Witnessing history with a yawn


Weeks and months of jumping up and down in excitement reached a crescendo yesterday as many of the Big Lychee’s most important puffed-up men in suits banged a gong and launched the Shanghai-Hong Kong Stock Connect. The men in suits laughed, shook hands and clinked champagne glasses as if they were ‘going to witness history’, to quote the actual words of HK Exchanges Chairman CK Chow.

Stan-SouthboundThis was in line with the build-up. Mainland authorities announced the cross-border stock trading system as a major breakthrough in opening China’s capital account. Some commentators couldn’t resist suggesting it might also be a ‘gift’ from Beijing to help out poor Hong Kong; when the arrangement was delayed, they claimed it was to ‘punish’ Hong Kong for pro-democracy students’ occupation of city streets. When the scheme was back on track, it emerged that Chinese officials had been sorting out such minor last-minute details as whether the cross-border trading would be subject to Mainland capital-gains tax. And after all that, Stock Connect doesn’t open China’s capital account at all: all the money flowing up and down the system remains sealed off and must ultimately return to its own side of the border.

Like the Shanghai Free Trade Zone, Shenzhen’s Qianhai Financial Blah-blah Zone Hub, the CEPA HK-Mainland trade arrangement and dozens of cross-border Pearl River Delta Co-operation and Partnership Agreements, it’s basically baloney. China’s leaders crave the might and glory of the Renminbi replacing the US Dollar as the global currency. But the Communist dictatorship must rig exchange and interest rates to stay in power. So it’s out of the question. (Some experts would caution a developing economy like China against lifting capital controls anyway.)

The problem with all the hype and backslapping and champagne is that, apart from some credulous overseas media, we become immune to it, and more cynical. Yet another make-believe Big Breakthrough to take our minds off the fact that China’s economy is trapped by the corruption, cronyism, protectionism, bad debt and misallocation of capital that keeps the Communist Party in power. What will happen if they ever introduce a real post-Deng reform of significance and substance? The bores in suits will be grinning away as usual with their banners and gongs, while the rest of us just yawn through a chance to genuinely witness history.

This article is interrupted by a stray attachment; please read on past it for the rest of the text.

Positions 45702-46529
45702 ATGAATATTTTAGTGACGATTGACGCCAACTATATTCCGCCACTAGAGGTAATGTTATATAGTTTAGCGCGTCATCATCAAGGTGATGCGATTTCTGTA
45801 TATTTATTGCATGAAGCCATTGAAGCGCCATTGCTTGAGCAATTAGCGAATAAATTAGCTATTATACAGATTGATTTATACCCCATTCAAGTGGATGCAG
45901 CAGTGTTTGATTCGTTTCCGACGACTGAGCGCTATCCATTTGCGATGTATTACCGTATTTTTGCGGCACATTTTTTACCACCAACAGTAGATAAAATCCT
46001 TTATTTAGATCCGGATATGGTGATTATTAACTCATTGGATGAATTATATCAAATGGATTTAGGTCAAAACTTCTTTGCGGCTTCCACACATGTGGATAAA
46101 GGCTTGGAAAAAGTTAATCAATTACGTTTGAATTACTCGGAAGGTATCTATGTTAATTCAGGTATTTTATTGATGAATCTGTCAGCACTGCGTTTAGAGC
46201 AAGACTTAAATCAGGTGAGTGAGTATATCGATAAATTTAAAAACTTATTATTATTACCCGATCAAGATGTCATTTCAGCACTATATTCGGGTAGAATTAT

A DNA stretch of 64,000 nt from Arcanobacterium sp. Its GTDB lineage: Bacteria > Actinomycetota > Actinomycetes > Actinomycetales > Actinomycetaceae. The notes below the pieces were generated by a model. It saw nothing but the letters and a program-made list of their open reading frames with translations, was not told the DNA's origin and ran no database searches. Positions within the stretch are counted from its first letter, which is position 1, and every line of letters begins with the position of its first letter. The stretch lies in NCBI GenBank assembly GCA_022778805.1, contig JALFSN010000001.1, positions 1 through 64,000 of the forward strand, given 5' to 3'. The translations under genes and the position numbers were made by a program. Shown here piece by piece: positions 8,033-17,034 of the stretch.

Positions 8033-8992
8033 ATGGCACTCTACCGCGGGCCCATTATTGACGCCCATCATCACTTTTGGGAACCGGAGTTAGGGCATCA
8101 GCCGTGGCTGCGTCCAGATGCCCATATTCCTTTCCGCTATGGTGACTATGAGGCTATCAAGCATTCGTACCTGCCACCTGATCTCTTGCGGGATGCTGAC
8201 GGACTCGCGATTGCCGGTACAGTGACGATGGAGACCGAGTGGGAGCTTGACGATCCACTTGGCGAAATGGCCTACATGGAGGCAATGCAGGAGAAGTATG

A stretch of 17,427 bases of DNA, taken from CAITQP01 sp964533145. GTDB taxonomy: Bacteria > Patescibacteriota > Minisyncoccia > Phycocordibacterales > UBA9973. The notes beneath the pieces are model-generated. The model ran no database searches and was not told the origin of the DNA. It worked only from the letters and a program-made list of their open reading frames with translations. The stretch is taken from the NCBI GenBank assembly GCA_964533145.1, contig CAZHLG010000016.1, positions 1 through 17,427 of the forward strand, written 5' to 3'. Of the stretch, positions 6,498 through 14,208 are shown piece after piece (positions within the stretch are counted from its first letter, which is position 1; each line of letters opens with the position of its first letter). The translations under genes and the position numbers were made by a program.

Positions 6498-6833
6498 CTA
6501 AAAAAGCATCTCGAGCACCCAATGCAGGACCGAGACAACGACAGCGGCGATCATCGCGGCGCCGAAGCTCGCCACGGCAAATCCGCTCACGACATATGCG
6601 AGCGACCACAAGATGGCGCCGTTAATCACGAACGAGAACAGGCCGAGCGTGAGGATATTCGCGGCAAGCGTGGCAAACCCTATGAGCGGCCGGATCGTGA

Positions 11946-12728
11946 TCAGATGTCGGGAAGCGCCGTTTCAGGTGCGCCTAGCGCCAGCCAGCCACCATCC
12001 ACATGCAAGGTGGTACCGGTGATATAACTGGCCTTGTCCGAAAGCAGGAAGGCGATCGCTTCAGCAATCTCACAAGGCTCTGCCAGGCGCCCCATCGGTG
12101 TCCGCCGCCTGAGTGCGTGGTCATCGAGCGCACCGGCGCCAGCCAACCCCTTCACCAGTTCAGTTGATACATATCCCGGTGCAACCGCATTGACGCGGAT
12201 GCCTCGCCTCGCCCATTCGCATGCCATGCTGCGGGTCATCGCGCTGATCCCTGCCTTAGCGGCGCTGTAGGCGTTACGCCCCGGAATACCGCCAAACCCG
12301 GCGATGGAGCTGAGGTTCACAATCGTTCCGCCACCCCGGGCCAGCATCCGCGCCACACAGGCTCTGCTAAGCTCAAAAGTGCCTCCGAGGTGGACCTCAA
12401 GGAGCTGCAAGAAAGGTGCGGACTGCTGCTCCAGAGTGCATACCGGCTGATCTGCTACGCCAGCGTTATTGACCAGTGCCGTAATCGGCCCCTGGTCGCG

So how did the Shanghai-Hong Kong Stock Connect go on its first day? Essentially the ‘wall of money’ associated with the original ‘through train’ concept years back didn’t materialize (indeed can’t, owing to a strict cap on volume). Hong Kong funds did rush northward. The South China Morning Post reports that local and international investors couldn’t resist Shanghai’s cheap railway and liquor plays. A contrarian thing, perhaps: what better time to buy, when Mainland railway bosses are getting sentenced to death or jumping from tall buildings, or when maotai sales are plummeting owing to anti-corruption drives? Some funds of questionable taste are apparently chasing Looming East Asian War-plays in the form of defence-related companies. Another explanation is that investors are switching to this new way of buying Mainland equities to avoid the capital gains tax. A tax-break like this is of course essentially a subsidy – or to put it another way, ‘desperate eagerness on someone’s part to attract traders and save face’.

As for the southbound flow of funds – well, whoops. Where were they? Even the Standard and Sing Tao, which never fail to cheerlead vacuous cross-border hype, register disappointment and clutch at flimsy excuses. While any Hongkonger can access the Shanghai market, subject to the quota, only wealthy Mainlanders can invest in the other direction. We are told they need time to learn about the Hong Kong market, and they find the high valuation of locally listed stocks a turn-off. The high valuation reflects Hong Kong’s far higher standards of corporate governance and regulatory oversight (cue indelicate thoughts of pearls before swine). Hong Kong does have its share of mom-and-pop day-traders in penny stocks and covered warrants, which serve as glaring loopholes in the city’s strict laws against gambling. But Shanghai is by many accounts pretty much a risky, fraud-ridden casino. Hong Kong must look weird to them.